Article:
Nikon

The New, the Strange, the Megapix
March 1, 2000

By Grant Clauser LAS VEGAS—The 2000 annual Photo Marketing Association meeting, held once again in Las Vegas, demonstrated, among other things, that the mainstreaming of digital cameras has pretty much arrived. In addition to the expected improvements in resolution and some new interesting designs, PMA featured some strange products that most people would have never predicted. At the top of the strange and unique list would have to be Polaroid's combination instant/digital camera. The still unnamed product ($99) fuses an i-Zone instant camera with a VGA-quality digital camera. It has separate viewfinders and flashes for each camera (the cameras appear literally glued together), so the

Digital and Film Click at PMA 2000
February 1, 2000

by Grant Clauser The dust will have barely settled in the Las Vegas Convention Center from CES last month before the Photo Marketing Association moves its annual convention onto the expo floor. Once again, Vegas will be buzzing with CE executives and dealers for the latest in digital imaging products, among other things. Unfortunately, unlike last year when PMA was host to major announcements in digital products, this year most of the new digital cameras were previewed at November's Comdex. Manufacturer emphasis at this PMA will be aimed more at film cameras, leaving the digital products to the computer shows, furthering the idea that a digital

Digital Cameras for Every Niche, Market
November 1, 1999

One of the biggest weeks for digital imaging enthusiasts (second only to the annual Photo Marketing Association convention) will happen in Vegas again. COMDEX '99 draws the major players in the digital photography market. Vendors will be showcasing their latest digital cameras from the blister-packed VGA models to the multi-megapixel prosumer setups. It's thrilling and frustrating at the same time to see how much digital cameras have changed and improved in just the last year, now filling in more slots on retail shelves previously reserved for film cameras. Two-megapixel cameras, USB connections, superior interfaces and consumer-friendly price points should make this fall a great selling

Cameras Take The Smallest, Lightest Challenge
October 1, 1999

Just ask Gulliver. Small is better. Small is nice. Small is fun. And small can get the job done as well, or better, than large. When the photographic industry was asked (primarily by a vast army of amateurs) a decade or so ago to make cameras more automatic, more versatile and easier to use, it came through with what has come to be known as the 35mm point-and-shoot camera. And, despite sticking with the long-established 35mm film format, it came through with smaller cameras. Once the manufacturers were able to put micro-chips into their camera bodies, miniature automatics took over the whole industry in

PMA Focuses on Megapixel+
April 1, 1999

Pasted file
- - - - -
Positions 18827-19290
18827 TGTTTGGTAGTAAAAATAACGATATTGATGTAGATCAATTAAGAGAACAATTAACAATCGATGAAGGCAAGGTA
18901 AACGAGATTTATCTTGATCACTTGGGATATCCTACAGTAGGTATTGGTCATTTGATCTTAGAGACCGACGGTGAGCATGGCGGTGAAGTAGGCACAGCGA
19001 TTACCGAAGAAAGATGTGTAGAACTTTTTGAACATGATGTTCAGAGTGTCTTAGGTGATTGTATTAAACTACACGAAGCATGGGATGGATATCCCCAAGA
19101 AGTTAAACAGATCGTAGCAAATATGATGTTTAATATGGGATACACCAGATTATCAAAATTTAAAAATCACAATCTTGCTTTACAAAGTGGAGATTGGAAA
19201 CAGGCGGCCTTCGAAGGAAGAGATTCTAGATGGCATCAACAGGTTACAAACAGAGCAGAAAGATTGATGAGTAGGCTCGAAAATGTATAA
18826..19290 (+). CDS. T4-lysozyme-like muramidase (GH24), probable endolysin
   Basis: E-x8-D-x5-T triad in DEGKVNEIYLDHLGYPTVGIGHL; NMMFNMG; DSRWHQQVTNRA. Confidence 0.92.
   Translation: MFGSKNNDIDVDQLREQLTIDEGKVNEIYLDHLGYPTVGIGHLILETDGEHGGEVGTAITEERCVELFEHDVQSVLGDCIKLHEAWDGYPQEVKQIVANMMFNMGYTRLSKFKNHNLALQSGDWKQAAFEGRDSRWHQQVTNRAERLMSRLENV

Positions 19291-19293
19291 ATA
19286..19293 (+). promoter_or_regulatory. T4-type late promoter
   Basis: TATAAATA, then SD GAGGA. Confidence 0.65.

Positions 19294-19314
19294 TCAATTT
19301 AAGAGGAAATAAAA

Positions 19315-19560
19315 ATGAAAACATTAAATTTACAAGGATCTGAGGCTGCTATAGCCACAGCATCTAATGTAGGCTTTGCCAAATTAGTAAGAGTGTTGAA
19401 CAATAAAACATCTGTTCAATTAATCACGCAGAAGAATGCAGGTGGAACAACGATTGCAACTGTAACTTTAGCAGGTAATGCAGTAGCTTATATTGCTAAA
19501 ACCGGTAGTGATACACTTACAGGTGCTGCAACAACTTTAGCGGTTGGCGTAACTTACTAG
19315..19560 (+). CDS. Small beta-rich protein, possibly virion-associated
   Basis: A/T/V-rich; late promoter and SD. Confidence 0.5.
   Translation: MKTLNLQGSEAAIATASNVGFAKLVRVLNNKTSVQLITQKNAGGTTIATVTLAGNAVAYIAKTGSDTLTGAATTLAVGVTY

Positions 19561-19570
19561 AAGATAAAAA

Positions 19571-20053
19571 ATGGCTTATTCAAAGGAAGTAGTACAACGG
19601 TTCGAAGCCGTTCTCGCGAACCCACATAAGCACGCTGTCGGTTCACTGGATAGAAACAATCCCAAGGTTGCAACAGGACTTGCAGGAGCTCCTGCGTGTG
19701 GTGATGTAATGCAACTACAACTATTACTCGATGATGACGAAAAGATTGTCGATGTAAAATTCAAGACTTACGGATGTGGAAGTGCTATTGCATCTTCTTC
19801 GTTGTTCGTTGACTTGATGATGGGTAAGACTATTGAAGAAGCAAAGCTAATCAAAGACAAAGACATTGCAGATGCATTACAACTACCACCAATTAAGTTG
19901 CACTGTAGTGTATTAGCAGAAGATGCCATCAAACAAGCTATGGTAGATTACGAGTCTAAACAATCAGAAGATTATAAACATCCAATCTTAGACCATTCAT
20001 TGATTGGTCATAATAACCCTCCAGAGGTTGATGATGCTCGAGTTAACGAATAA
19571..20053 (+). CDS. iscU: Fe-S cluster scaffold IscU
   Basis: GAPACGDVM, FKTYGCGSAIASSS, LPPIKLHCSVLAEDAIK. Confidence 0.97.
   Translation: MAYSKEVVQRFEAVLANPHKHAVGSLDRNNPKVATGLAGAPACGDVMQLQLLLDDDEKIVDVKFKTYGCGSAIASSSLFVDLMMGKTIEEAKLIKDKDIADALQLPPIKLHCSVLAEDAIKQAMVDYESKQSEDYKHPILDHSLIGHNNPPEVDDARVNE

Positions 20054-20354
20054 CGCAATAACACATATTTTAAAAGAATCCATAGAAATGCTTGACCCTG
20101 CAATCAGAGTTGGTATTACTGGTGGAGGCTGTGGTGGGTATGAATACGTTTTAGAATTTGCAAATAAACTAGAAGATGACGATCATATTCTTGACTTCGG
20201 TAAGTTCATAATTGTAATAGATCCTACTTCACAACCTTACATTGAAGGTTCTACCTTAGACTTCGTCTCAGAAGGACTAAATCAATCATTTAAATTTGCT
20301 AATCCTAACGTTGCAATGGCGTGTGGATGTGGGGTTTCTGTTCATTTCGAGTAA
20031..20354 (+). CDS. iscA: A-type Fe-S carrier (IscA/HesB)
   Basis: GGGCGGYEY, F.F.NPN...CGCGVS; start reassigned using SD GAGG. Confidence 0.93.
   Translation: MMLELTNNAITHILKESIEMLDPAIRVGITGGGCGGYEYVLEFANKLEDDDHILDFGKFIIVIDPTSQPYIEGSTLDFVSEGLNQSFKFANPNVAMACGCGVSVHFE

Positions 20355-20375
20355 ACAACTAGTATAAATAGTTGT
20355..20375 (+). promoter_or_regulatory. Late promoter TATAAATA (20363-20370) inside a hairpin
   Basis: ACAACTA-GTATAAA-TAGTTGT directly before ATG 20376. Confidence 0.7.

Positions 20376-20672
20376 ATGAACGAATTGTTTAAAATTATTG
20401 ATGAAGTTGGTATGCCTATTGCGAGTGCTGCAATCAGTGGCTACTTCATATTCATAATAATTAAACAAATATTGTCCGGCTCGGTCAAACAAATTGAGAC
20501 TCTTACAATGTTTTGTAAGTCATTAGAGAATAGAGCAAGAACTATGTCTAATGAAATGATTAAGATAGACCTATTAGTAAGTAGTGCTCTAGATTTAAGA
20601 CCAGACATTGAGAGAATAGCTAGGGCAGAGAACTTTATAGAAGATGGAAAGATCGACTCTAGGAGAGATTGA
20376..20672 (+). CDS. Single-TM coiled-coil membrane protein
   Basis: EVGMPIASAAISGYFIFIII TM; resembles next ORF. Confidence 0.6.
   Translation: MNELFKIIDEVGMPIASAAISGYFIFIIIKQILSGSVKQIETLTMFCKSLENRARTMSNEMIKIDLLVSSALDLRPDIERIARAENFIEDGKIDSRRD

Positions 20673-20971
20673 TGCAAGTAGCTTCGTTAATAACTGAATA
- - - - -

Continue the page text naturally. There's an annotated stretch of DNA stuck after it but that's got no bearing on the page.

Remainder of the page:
By Grant Clauser Once again, digital products seemed to steal the limelight at the annual Photo Marketing Association show held this year in Las Vegas, Nev. The crowds were abuzz with phrases like megapixel, CCD and Carl Zeiss. Despite a year of high returns for digital cameras, manufacturers didn't need sequined dancers and celebrity appearance to attract attention at their booths. But it didn't hurt either. Several manufacturers touted two megapixel CCD sensors that can capture an image at about 1600 x 1200 resolutions. Other news included some high-res low-priced models and a variety of ease of use features. One of the long-running problems with digital camera has been

Digital Imaging - Sharing the Stage at Photokina
November 1, 1998

By David Miller While electronic imaging is becoming increasingly visible at major photographic trade shows, it still had to share the spotlight with conventional photo film products at Photokina '98. The trend here was toward higher-end products, although the popular 35mm point-and-shoot camera continued to make up the greater part of new product introductions. Significantly, their contributions to the digital still camera category also continue to grow. With more exhibition space given to the strictly electronic companies, they were, nevertheless, content to expand existing lines and concepts. Mega pixels and miniaturization were the dominating factors. Casio introduced its QV-7000SX digital camera featuring 1.3 million mega pixels and

Megapixels Storm PMA Show
March 1, 1998

NEW ORLEANS--The slowly but steadily growing pressure of electronics imaging products at the Photographic Marketing Association's (PMA) annual new product bash was readily apparent. And it was not only the fact that more traditional film camera manufacturers are beefing up their digital product input. The number of primarily electronic companies taking space at PMA is definitely on the rise. Also apparent is the increasing number of megapixel (one million pixel) digital still cameras popping up. Miniaturization is a growing factor -- in all three types of cameras: digital, 35mm point and shoot and Advanced Photo System (APS)--along with the appearance of more APS units coming